2019 Partners for Justice Conference
Thursday, May 23, 2019
Baltimore Convention Center
1 W. Pratt Street, Baltimore, MD 21201

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Registration Fees:
   
Regular (5/4 – 5/17) $150
Lunch & Keynote ONLY $75
Student $65
On-Site (on 5/23) $175

 

Questions? Contact Kiah Pierre, Staff Liaison to the Conference Planning Committee, at kpierre@probonomd.org or 443-703-3046.

Save $25 by registering by Friday, May 17.
REGISTER TODAY!

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  Session 1:
9:45 am to 11:00 am
Session 2:
11:15 am to 12:30 pm
Session 3:
2:15 pm to 3:30 pm

Criminal Law: Practice & Policy
Confronting the Discriminatory Impact of Nuisance and Crime-Free Ordinances

Description & Speakers
Policing for Profit: The Ripple Effect

Description & Speakers
Carceral Capitalism: Challenging the Profiteers of Money Bail in Maryland

Description & Speakers

Building a better nonprofit
Effective Events for Fundraising and Friendraising

Description & Speakers
How to Grow Legal Services Leaders from Within

Description & Speakers
Nothing About Us Without Us: The Community as a Resource for Effective Advocacy

Description & Speakers

Consumer Concerns
Holding the Line: Protecting Maryland Consumers When Federal Oversight Fails

Description & Speakers
Impact of the New Tax Cuts and Jobs Act

Description & Speakers
Empowering Affordable Heat and Electricity: How to Address the Energy Needs of Low-Income Households

Description & Speakers

Justice in 2019: Immigration and other timely concerns
In Search of Safety: Unaccompanied Children in Maryland

Description & Speakers
Lawyering in the #MeToo Era

Description & Speakers
The Keepers - Collaborating for Social Justice

Description & Speakers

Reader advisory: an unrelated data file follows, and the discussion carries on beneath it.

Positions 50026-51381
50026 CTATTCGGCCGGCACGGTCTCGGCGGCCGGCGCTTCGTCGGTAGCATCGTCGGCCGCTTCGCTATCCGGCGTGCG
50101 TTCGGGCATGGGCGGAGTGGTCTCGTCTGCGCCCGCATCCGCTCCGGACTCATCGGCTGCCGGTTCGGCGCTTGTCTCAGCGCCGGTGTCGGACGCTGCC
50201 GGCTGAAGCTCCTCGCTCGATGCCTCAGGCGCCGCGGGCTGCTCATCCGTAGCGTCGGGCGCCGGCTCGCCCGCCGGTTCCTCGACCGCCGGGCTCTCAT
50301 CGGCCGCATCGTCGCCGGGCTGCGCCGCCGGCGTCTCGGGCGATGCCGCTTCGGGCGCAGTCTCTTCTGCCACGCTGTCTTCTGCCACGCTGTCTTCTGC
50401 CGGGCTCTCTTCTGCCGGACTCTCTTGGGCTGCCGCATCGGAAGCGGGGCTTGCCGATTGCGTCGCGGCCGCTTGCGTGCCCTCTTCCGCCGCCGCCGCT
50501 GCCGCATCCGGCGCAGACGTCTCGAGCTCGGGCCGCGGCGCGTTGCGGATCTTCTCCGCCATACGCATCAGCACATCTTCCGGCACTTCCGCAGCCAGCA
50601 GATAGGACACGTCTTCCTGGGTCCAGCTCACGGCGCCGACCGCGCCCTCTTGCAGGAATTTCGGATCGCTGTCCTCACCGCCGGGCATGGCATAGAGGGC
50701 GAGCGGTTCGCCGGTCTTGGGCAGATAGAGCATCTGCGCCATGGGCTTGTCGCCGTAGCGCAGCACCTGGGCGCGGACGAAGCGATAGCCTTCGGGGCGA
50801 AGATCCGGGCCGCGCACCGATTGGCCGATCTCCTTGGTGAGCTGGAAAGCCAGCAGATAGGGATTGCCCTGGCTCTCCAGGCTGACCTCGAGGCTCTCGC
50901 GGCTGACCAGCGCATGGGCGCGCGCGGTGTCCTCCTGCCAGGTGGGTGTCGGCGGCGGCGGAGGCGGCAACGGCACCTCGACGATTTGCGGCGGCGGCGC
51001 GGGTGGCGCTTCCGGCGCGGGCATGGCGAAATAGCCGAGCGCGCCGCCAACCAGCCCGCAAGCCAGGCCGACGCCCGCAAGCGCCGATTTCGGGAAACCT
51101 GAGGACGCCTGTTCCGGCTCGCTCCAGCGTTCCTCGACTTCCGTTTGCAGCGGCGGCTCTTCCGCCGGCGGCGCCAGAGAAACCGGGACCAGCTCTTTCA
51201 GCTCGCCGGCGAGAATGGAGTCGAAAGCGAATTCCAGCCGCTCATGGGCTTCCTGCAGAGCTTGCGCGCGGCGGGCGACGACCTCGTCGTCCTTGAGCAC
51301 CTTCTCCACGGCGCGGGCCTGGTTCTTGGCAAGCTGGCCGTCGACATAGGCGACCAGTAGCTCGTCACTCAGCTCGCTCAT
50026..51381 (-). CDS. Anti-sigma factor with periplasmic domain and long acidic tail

Justice in the Courtroom
Smartphone Evidence – Preserving, Introducing, … and maybe Avoiding!

Description & Speakers
Tell it Like it is: Race Equity Arguments in Court

Description & Speakers
All is not lost! Recovering unpaid wages for low-wage workers in Maryland

Description & Speakers

Seniors & vulnerable communities
Guardianship
(or not?): Advising Families on the Options

Description & Speakers
Learn How Estate Planning Can Keep Your Clients in their Homes

Description & Speakers
LGBTQ Essentials: Best Practices to Assist the Most Vulnerable LGBTQ Communities

Description & Speakers

Tentative panel list

Early AM: 9:45 AM - 11:00 AM  |  Late AM: 11:15 AM - 12:30 PM  |  PM: 2:15 PM - 3:30 PM


Early AM session 1. Confronting the Discriminatory Impact of Nuisance and Crime-Free Ordinances

Speakers from: American Civil Liberties Union; Lawyers' Committee for Civil Rights Under Law; Maryland Legal Aid

Despite the protections afforded by the Fair Housing Act, discrimination in housing continues to rear its ugly head in both blatant and subtle ways. One method is the implementation of nuisance and crime-free ordinances that are popping up around the country at alarming rates. Jurisdictions like the City of Hesperia, CA have deemed any criminal activity in rental housing a public nuisance, and have thus required landlords to evict tenants if the police notify them of any criminal activity on or near the property, even if tenants were never arrested, charged or convicted. Others penalize “excessive” numbers of calls to law enforcement within a certain period of time. Crime-free ordinances either explicitly or through incentives to landlords, permit discrimination on the basis of alleged criminal activity, even if the tenant is a victim of crime or domestic violence. Jurisdictions use these under the radar civil citations as ways to evict undesirable tenants and developments without the oversight that a criminal standard of proof would require. This panel presentation will cover the ways in which these seemingly benign ordinances have a disparate impact on victims of domestic violence and low-income communities of color, highlight the current efforts of advocates across the nation around this issue, and present various legal and advocacy strategies for challenging them should they pop up in your community.